Friday, 3 May 2013

Why is reading fiction valuable?

by Maria Nikolajeva

People who work with books, reading and literacy have always known that reading fiction is good for you. With the recent development of brain research, we now have hard facts to prove that reading fiction is not merely a pleasurable, yet meaningless pastime, but is crucial for our survival as individuals and as a species. Storytelling is our way of understanding the world, other people and ourselves. Reading fiction stimulates attention, imagination, memory, empathy – brain functions indispensable or our cognitive, social and emotional development. 
In the age when the value of deep reading is questioned, when libraries and schools invest in computers and tablets rather than books, when the books themselves undergo a medial transformation from print to digital, it is all the more important to consider what reading does to us. There are alarming reports about irreparable changes in our brains inflicted by our engagement with information. We tend to get shorter attention span; as a result, young people have difficulties reading books with slow pace, long, compound sentences, and a large number of characters; writers and publishers adapt their products accordingly. Our semantic memory is deteriorating since factual information is easily available to us with one click on an electronic device. We supplant our real-life experiences with virtual ones, especially through social media, thus decreasing our social skills.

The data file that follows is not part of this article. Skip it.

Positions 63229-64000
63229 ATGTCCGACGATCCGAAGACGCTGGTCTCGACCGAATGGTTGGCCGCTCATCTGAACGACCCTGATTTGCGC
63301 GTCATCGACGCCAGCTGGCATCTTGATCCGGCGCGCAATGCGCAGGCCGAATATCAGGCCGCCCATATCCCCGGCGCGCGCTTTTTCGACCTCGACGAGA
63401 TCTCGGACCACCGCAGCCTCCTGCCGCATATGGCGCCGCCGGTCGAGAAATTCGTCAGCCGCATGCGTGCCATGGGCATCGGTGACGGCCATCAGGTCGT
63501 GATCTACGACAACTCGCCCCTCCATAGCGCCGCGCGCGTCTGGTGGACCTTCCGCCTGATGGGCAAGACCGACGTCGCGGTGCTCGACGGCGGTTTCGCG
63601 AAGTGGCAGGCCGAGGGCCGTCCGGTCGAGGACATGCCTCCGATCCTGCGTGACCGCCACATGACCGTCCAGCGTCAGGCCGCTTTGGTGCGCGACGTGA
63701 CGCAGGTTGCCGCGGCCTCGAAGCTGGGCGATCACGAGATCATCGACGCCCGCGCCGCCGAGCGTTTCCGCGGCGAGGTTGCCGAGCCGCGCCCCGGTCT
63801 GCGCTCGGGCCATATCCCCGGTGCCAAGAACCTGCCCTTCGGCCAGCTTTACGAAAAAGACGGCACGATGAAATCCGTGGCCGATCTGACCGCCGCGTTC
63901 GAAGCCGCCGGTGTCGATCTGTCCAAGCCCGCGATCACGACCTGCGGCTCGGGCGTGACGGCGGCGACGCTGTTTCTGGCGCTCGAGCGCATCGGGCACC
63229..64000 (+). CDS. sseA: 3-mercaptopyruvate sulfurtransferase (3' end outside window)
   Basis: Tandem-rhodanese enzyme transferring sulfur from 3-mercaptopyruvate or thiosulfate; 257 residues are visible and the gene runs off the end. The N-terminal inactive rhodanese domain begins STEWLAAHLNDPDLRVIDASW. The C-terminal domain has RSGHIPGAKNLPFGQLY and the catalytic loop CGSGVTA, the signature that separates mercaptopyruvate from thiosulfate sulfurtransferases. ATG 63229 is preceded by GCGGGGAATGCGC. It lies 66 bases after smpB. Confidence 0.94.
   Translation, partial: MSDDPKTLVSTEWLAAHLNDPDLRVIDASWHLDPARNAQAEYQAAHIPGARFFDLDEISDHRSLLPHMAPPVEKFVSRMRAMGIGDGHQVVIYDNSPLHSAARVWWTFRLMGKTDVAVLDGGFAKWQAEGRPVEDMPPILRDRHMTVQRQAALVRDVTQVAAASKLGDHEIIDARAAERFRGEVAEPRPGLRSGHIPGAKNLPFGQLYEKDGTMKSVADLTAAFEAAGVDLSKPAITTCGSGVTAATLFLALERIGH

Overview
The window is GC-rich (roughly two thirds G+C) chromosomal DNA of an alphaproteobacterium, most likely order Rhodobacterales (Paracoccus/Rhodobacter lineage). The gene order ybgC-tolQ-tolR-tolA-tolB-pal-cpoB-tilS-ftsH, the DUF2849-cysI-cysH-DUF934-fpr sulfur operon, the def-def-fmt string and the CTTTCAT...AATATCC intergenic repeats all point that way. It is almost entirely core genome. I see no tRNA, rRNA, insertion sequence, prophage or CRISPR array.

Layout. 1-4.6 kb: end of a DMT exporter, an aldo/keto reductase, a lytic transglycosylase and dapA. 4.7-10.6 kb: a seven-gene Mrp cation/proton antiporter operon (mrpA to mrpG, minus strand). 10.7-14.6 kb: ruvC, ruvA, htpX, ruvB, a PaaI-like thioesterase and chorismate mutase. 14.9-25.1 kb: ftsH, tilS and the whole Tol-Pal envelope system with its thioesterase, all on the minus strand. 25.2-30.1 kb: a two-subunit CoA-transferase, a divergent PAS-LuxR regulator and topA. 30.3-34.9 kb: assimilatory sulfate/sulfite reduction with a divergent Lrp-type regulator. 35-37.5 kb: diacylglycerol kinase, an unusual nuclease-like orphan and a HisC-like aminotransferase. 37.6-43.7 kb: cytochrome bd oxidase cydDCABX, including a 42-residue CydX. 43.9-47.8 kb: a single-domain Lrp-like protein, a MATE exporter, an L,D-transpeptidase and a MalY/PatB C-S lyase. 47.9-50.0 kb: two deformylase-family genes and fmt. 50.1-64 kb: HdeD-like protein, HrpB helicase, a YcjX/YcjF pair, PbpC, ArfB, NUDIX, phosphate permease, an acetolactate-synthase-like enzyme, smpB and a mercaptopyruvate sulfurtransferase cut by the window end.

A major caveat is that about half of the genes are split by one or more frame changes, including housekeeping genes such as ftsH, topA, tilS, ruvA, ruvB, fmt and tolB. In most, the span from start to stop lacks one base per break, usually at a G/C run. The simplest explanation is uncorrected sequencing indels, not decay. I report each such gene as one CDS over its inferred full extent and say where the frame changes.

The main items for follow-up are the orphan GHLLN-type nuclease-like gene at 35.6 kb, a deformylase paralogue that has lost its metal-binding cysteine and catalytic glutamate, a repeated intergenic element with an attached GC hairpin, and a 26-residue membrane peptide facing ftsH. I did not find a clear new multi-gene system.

On the other hand, recent statistics show that the massive advance of electronic reading devices has had a positive impact on reading: on the average, we read more today than ten years ago, and sales of electronic books in some countries have caught up and even surpassed the printed book. 
A recent newspaper publication in the USA caused a storm of debates when an arrogant mother stated that reading picturebooks would not take her three-year-old to Harvard. The mother was wrong: reading baby books, picturebooks, comics, chapter books, and novels will potentially take young people to Harvard and beyond, toward the Nobel Prize. Reading fiction is a matter of social justice. Reading fiction is the best investment parents and educators can offer the new generation. 
In this blog we will share our findings and insights from a project about reading fiction in the twenty-first century.

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